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Tottori University (2013)

Study on physiological and adaptational responses of turfgrasses to salinity stress

Xu, Ran

Titre : Study on physiological and adaptational responses of turfgrasses to salinity stress

Auteur : Xu, Ran

Université de soutenance : Tottori University

Grade : Doctoral Thesis 2013

Sommaire partiel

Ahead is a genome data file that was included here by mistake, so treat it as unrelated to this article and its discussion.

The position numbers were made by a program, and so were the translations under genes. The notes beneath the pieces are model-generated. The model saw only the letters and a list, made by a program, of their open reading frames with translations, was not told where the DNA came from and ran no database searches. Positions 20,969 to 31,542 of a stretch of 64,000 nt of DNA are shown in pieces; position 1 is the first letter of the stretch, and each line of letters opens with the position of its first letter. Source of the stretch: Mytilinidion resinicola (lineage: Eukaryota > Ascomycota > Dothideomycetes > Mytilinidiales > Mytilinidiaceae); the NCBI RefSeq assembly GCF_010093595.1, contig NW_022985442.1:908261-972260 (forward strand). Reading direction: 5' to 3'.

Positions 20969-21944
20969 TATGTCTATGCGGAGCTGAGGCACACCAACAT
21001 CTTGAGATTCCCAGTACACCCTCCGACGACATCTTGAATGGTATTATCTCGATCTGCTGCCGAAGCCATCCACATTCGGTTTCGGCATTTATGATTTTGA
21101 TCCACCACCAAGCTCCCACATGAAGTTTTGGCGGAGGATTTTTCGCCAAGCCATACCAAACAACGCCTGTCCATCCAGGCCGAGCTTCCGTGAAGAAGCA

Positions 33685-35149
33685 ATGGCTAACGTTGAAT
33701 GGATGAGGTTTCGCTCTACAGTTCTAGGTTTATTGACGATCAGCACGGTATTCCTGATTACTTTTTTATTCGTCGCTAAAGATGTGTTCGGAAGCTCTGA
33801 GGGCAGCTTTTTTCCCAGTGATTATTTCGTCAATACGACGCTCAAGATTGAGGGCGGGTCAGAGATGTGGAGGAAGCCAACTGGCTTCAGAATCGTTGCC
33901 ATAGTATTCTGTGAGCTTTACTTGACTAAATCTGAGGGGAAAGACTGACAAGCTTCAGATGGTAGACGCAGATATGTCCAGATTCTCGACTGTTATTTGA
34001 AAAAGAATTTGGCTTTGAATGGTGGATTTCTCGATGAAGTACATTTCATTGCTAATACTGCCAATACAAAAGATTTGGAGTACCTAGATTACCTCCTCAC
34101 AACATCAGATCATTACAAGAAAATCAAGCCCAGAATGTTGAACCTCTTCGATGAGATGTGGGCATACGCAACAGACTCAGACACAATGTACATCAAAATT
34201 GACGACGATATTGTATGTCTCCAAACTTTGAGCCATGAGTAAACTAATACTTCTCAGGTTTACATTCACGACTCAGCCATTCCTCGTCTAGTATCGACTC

Increased need for salt-tolerant turfgrasses continues due to increased use of recycled saline water for turfgrass irrigation in the arid and semiarid regions. Turfgrasses growing on saline environments suffer from salinity stress. This study was conducted to determine the salinity tolerance, growth and physiological responses of Kentucky bluegrass (KBG), Tall fescue (TF) and four bermudagrass cultivars (Riviera, Blackjack, Savannah and Sundevil 2). KBG and TF were subjected to 0, 50, 100, 150 and 200 mmol L−1 NaCl and bermudagrass cultivars were treated with 0, 100, 200, 300, and 400 mmol L−1 NaCl. Salinity tolerance was assessed according to the turf quality, leaf firing and relative shoot growth. The ranking of salinity tolerance was bermudagrass > Tall fescue > Kentucky bluegrass. Salinity tolerance among Bermudagrass cultivars was Riviera > Blackjack > Savannah > Sundevil 2. KBG, TF and bermudagrass cultivars exhibited differential physiological and adaptational response to salinity stress. Maintenance of relatively stable root growth of TF and root growth stimulation of bermudagrass was a potential adaptive mechanism for salinity tolerance. The most salt-tolerant Riviera has the most significant root growth under moderately salinity among bermudagrass cultivars. Root growth stimulation can increase in root/shoot ratios, and therefore increase in water absorption/transpiration area to resist saline osmotic stress. Complete osmotic adjustment was observed in all turfgrasses studied in this study. Saline ions (Na+ and Cl–) were predominant solute for osmotic adjustment. These saline ions regulation may be one of key mechanisms of salinity tolerance in turfgrasses. The Na+ and Cl– concentrations in root were higher than those in shoot or leaf in all turfgrasses. The root Na+/shoot Na+ ratio of TF was higher than that of KBG. The root Na+/leaf Na+ ratio of Riviera was the highest among bermudagrass cultivars. Root plays an important role in limiting the transport of Na+ to the shoot in turfgrass. The exclusion of saline ions from shoot reduces the toxicity to plant growth, which associate with salinity tolerance of turfgrasses studied in this study.

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